The education listservs have been all abuzz lately regarding the “student blog” menace. Most of the attention has focused on mySpace, a service that allows students to build online web pages including photos, blogs, comments, and links to friends’ pages. Opinions about student use of the site ranges from strong concerns about unhealthy student behavior to a new format for old adolescent playground behavior.
One must be sure not to confuse serious blogs with social network blog features. Many students run serious, “adult-style” blogs at conventional blogging sites such as Blogger. In contrast, the blog component in mySpace is dramatically underused, as students spend most of their time chatting and posting photos rather than writing lengthy blog posts.
I wonder why adults get so nervous about unmoderated online spaces without consideration of the many other unsupervised spaces within which students operate. Free time at school, private time at home, sports, clubs, and social events on weekends all provide many opportunities for adolescents to get into trouble in the absence of adults. Teens learn by making mistakes. Though we should not encourage them to make the worst of mistakes, control or preaching are not viable alternatives.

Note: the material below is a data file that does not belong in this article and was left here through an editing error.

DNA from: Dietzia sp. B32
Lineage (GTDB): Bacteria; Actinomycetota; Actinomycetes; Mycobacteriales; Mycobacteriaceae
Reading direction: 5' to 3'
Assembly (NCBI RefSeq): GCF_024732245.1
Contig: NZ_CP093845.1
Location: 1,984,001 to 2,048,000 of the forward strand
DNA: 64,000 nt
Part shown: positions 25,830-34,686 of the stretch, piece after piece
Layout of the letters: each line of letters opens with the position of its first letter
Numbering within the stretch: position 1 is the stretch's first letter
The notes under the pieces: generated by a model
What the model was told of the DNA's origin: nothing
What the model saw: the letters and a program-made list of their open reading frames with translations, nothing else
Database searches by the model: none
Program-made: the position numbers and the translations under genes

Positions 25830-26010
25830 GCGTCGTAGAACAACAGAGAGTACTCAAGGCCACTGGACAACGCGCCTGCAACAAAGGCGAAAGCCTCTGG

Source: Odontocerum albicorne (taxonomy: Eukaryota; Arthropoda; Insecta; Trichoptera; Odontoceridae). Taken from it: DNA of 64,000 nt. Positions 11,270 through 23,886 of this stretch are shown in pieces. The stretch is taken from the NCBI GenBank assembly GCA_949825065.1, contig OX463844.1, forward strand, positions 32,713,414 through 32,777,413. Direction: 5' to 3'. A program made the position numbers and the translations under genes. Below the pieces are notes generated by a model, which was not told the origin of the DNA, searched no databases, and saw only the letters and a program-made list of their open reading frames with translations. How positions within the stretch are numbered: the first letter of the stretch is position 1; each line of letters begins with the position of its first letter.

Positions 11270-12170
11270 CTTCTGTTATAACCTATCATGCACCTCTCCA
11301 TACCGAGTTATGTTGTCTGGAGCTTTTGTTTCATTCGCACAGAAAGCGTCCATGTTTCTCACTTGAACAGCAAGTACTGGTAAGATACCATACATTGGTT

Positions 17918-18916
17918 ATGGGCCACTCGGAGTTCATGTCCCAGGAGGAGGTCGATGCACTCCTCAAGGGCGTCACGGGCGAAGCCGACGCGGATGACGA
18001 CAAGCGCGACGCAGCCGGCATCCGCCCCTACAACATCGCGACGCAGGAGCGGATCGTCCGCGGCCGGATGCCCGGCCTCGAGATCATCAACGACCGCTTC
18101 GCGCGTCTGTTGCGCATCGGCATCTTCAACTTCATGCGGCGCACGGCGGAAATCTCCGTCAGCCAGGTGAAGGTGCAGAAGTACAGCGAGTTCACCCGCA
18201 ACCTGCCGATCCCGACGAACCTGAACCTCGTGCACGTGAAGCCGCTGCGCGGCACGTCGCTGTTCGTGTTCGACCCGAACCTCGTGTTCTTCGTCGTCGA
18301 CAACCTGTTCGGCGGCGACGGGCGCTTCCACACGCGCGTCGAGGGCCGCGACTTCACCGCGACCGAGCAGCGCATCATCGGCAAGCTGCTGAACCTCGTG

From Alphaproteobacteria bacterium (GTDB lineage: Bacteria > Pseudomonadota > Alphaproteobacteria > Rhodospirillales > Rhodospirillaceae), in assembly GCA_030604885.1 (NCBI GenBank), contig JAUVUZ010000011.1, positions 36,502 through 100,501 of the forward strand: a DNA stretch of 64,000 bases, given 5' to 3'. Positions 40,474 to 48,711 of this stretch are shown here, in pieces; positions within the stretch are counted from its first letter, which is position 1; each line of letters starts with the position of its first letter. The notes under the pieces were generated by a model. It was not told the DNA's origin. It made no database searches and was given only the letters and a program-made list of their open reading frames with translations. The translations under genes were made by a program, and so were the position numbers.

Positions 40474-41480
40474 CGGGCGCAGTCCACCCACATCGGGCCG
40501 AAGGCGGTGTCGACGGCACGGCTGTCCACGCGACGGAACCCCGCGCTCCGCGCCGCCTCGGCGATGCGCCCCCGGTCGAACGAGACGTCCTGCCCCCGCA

Schools tend to react to social networks in two ways. In some cases, the online world intrudes on school life, when a student or parent brings an online site to the school’s attention, especially if the content slanders a student, teacher, or school administration. In other cases, motivated individuals within the school choose to introduce education programs about social networks before something bad happens on a large scale. Programs described on education listservs tend to address both students and parents. Either scenario leads to small-scale or schoolwide conversations about social networking and its impact on children.
Whose space is it, exactly? Adults tend to feel that all social network content is public, since it can be freely accessed by anyone. High school students are growing increasingly aware of broader social contexts, although some are further along than others. This may help explain why some students knowingly publish photos, full names, and school affiliations on public web sites without giving much concern to privacy. Have many parents viewed their children’s mySpace sites and had meaningful conversations about them? Would students consider this an invasion of their private social space? I would love to know.